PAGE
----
As another year of our sport fades into the history books, it is time for us to look back and reflect on some of the most popular, and least loved, trends of 2008. We have identified several of the trends that lit up our radar screen, but we'd love to hear what you think was cool, or what happened during the year that irked you. Let us know on the forums at www.fourwheeler.com.
No Lift Wheeling
In recent years we have seen more and more vehicles attempt to fit larger tires with little or no lift. This has the added benefit of a safer rig with greater stability with a lower center of gravity adding up to exceptional trail ability. Throw in once treacherous hillclimbs or side slopes and you'll be sold too. Such kits as the AEV Highline kit raise the fenders up on Jeeps to allow 35s or 37s with stock or near-stock height suspension.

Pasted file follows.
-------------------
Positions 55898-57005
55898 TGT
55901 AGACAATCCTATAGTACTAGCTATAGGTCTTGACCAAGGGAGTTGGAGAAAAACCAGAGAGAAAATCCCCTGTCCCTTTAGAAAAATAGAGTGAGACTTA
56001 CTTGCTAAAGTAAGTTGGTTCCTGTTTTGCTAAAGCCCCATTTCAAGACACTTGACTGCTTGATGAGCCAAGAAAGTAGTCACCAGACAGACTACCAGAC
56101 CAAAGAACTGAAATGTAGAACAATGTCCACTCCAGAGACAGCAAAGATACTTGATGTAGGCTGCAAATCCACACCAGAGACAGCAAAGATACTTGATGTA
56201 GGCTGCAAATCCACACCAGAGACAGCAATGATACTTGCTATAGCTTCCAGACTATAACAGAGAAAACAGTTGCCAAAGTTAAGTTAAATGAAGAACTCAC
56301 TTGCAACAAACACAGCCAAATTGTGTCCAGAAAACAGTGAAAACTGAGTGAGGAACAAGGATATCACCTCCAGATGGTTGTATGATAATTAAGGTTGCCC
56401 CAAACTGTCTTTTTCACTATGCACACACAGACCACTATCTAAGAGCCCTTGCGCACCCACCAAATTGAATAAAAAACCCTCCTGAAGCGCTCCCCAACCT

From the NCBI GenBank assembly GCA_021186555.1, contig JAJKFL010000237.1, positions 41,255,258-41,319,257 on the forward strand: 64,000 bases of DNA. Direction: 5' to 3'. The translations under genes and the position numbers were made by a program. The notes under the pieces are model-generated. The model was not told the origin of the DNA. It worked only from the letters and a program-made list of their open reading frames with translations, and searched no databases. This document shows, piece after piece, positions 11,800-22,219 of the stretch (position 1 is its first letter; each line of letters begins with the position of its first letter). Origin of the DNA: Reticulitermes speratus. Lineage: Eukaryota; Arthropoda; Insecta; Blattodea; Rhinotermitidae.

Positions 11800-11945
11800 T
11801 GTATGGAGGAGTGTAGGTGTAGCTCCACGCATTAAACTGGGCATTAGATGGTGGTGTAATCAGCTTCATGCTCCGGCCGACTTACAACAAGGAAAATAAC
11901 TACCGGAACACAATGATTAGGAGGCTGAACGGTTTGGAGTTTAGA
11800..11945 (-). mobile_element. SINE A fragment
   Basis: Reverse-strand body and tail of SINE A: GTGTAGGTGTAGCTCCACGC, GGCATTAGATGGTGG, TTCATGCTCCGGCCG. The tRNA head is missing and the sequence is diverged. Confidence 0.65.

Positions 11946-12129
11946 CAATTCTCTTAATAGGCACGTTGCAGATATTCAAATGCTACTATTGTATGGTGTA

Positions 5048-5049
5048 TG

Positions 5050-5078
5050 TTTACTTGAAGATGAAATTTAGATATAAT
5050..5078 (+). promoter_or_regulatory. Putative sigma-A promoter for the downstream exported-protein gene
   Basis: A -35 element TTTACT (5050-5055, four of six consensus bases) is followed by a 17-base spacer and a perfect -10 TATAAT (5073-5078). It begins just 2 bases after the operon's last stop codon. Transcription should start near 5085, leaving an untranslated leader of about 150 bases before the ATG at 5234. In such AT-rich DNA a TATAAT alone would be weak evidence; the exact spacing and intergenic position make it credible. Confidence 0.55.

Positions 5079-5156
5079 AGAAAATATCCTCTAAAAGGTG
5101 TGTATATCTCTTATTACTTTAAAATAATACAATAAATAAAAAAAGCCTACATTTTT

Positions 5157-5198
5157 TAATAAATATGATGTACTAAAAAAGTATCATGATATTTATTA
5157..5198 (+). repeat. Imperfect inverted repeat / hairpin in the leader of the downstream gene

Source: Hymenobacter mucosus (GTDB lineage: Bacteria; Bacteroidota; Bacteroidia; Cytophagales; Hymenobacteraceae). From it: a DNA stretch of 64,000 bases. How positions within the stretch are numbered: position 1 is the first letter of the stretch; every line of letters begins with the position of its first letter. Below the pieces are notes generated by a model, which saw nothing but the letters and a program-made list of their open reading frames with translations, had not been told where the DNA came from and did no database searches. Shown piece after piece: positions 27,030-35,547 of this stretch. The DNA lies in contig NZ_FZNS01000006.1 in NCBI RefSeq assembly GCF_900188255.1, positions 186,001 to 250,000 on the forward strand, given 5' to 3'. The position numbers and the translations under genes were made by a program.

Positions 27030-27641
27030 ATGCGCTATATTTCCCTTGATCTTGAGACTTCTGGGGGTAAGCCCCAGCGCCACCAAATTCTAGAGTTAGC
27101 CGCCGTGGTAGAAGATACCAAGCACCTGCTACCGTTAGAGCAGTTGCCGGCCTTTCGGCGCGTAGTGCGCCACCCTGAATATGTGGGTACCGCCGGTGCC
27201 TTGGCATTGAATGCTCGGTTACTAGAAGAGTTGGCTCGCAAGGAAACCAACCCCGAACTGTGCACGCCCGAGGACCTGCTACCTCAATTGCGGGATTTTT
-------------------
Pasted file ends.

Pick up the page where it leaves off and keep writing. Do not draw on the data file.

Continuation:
What was once the exclusive domain of the two-wheel-drive prerunners, long-travel 4x4s have become increasingly poplar due to the high capability and exceptional comfort on and off the trail. We experimented with long-travel four-wheel-drives with Project Range Runner and were blown away by the results. Four-wheel drive and high speed are starting to gain traction beyond prerunning to racing classes in SCORE and CORR, which means the aftermarket has responded with trickle-down technology for the common truck. Even Ford has plans for a "trophy truck you can buy from the factory" with its upcoming limited-production Raptor. We have also heard rumors of Toyota looking into a similar low-volume edition of the Tundra, and we know other OEMs, such as Hummer, have studied the idea. We just hope this isn't the last we hear of the factory long-travel truck. Although if it is, there are several companies out there willing to build one for you for the right amount of Benjamins.